A consultant is performing a random survey of residents who live within the boundaries of the Country Club/Waldo Area Plan. The consultant will mail the survey and follow up by telephone with those residents. If you receive a survey, please fill it out so the city can get your feedback on housing, transportation, goods and services and area identity.
Have you noticed metal tags affixed to ash street trees in our neighborhood? (They are at eye level facing the street.) The emerald ash borer beetle is infesting ash trees across the metro, causing terminal decline.
KCMO is using numbered tags to keep track of the condition of ash trees in the public right of way. The city is treating some trees and removing and replacing others, depending on their condition.
The Kansas City City Council passed an ordinance on Jan. 19, 2017, placing an $800 million infrastructure repair plan on the April 4 ballot, seeking resident approval for a comprehensive capital improvements program. The program would use revenue created by issuing approximately $40 million in bonds each year for 20 years.
Infrastructure repair plan approved by City Council; Residents will vote on April 4, 2017
NEWS RELEASE (Jan. 19, 2017)
City of Kansas City, Missouri
KC Council overcomes differences to adopt big infrastructure bond proposal
The Kansas City Star (Jan. 19, 2017)
KC Water is set to begin the Town Fork Creek Sewer Rehabilitation Project this fall (2016), which affects many homes in our neighborhood. When complete, the collection system will be restored, with a life expectancy of up to 80 years of service. It will:
Come learn what to expect during the Town Form Creek Sewer Rehabilitation Project. Refreshments will be served.
Tuesday, Sept. 20, 2016 | 6 p.m.
St. Peter’s Legacy Center Chapel
815 E. Meyer Blvd., Kansas City, MO 64131
Questions? Contact Julie Jenson at 816-513-0446 or firstname.lastname@example.org.
The City Council in February passed a chronic nuisance ordinance that gives Kansas City residents an enhanced tool to address residences or businesses that become sites of criminal activity.
Under this ordinance, a location that fosters a misdemeanor or felony can face penalties from the city that could result in the property being seized and put up for auction.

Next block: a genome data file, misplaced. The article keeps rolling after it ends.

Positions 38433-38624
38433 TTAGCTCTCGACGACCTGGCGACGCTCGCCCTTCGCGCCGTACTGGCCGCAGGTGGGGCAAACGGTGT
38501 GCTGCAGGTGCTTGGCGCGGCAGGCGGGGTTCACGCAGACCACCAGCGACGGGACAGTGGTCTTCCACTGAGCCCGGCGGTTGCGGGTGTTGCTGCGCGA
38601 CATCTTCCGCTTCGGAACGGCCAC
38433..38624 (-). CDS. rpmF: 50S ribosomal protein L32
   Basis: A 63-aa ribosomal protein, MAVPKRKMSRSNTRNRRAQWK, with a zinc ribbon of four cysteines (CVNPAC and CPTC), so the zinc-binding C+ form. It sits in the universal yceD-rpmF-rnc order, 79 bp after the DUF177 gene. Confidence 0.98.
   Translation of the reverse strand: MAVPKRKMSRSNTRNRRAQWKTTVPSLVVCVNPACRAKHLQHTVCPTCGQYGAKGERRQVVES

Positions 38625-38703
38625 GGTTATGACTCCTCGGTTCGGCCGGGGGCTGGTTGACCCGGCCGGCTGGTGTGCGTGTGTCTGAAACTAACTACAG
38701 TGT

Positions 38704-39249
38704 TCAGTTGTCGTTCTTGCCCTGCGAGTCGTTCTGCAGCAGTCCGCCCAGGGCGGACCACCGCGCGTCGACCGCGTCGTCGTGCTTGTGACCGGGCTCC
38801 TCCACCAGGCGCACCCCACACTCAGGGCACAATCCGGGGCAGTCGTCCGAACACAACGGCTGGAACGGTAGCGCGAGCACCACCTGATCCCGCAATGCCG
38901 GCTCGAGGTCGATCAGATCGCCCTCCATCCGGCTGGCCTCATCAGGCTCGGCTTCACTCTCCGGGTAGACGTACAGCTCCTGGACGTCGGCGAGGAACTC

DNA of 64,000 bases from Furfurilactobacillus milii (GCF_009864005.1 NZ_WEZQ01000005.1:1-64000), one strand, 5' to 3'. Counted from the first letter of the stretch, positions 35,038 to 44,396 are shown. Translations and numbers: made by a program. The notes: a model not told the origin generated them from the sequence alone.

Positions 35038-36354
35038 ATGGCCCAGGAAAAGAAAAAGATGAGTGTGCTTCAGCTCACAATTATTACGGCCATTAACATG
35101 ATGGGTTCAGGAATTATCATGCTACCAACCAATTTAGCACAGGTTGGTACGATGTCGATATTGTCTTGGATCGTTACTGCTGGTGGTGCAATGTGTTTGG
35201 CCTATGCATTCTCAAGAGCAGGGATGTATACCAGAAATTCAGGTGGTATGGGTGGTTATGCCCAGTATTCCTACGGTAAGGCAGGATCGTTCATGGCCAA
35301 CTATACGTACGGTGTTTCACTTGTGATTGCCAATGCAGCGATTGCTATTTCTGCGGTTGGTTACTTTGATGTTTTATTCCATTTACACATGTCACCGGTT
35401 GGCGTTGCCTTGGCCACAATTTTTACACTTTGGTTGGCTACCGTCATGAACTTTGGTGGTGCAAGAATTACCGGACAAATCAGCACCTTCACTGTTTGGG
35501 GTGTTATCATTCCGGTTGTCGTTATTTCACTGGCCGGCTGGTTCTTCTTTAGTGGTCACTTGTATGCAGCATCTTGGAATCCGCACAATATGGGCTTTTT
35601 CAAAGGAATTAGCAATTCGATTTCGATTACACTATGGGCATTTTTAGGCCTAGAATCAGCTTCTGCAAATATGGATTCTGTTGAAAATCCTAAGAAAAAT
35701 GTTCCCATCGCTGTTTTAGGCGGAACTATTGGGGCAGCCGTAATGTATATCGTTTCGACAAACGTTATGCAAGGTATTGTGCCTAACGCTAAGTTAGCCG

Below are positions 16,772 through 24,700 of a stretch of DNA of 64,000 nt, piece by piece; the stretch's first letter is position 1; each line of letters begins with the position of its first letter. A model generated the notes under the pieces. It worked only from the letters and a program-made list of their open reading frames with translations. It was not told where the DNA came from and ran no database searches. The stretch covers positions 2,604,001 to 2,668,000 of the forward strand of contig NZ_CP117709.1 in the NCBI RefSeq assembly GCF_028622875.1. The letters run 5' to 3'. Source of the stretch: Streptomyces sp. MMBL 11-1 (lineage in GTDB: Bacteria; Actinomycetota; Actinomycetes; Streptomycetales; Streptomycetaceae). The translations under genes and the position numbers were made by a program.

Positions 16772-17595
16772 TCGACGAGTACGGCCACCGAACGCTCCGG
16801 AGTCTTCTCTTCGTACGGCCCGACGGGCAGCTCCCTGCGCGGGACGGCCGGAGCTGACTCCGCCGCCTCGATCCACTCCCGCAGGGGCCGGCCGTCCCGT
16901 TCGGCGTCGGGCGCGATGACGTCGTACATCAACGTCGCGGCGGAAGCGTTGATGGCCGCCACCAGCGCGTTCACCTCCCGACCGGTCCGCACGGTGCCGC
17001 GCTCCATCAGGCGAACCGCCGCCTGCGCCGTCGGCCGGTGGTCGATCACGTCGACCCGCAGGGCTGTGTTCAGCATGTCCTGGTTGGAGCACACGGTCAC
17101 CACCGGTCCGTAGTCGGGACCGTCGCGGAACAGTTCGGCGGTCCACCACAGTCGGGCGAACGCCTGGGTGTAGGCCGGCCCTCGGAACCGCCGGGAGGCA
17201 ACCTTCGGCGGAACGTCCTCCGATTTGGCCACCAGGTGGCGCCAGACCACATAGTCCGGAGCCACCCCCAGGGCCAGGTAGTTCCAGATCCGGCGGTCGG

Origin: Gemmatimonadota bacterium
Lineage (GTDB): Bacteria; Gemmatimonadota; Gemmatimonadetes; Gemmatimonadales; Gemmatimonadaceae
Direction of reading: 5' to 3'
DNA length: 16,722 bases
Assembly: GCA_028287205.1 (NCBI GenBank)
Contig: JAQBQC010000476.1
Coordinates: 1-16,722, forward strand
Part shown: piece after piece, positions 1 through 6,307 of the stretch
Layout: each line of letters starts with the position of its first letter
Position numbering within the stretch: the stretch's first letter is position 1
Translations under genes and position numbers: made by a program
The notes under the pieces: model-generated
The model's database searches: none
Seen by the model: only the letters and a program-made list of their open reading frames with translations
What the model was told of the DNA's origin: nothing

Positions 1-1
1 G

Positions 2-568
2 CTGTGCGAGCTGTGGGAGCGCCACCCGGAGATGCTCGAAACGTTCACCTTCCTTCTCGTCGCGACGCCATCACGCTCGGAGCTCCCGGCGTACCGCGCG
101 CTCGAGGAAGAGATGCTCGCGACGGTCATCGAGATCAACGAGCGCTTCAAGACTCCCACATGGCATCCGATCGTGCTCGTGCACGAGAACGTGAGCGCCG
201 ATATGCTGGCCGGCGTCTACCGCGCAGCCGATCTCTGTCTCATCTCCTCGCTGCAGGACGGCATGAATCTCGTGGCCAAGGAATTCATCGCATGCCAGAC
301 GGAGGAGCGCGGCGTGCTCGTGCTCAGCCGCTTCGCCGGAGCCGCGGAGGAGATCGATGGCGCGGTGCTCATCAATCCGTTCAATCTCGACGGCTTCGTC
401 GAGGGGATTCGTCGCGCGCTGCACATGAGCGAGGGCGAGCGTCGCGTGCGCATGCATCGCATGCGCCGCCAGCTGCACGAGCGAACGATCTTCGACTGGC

“These are powers we haven’t had before,” said First District Councilman Scott Wagner at the February “Second Friday” meeting hosted by Sixth District Councilmen John Sharp and Scott Taylor at the Trailside Center at 99th and Holmes. The Sixth District includes WPHA boundaries.
Wagner, who represents the Northland, introduced the ordinance to replace a previous ordinance that he suggested needed strengthening.
Such lesser nuisances as barking dogs or overgrown yards would not be covered by this ordinance. It aims at such crimes as drug sales, illegal use of firearms, disorderly conduct, and incidents causing bodily injury.
Action from the city will result if police are called to a property for any of these alleged crimes three times within 30 days or seven times within 180 days.
Then the business or home owner cited will be required to appear before the city’s neighborhoods and housing services department. If the complaints are founded, the party cited will be given 30 days to produce a plan to correct the issues.
Those cited can be required to pay for repairs or subject to special assessments. Such assessments, Wagner said, “will go on their county property taxes and begin their trip to the courthouse steps.”
A property owner can take his case before a seven-member chronic nuisance board, which will be appointed by Mayor Sly James. Any community members who will to be considered can contact Sharp at email@example.com or Taylor at firstname.lastname@example.org. The ordinance, No. 150044, can be found online.
The City Council is considering a new noise ordinance. This Kansas City Star story references the WPHA’s efforts to work with local bar owners to address noise issues in Waldo.
New noise law tries to balance the needs of Kansas City residents and businesses
The Kansas City Star
April 3, 2015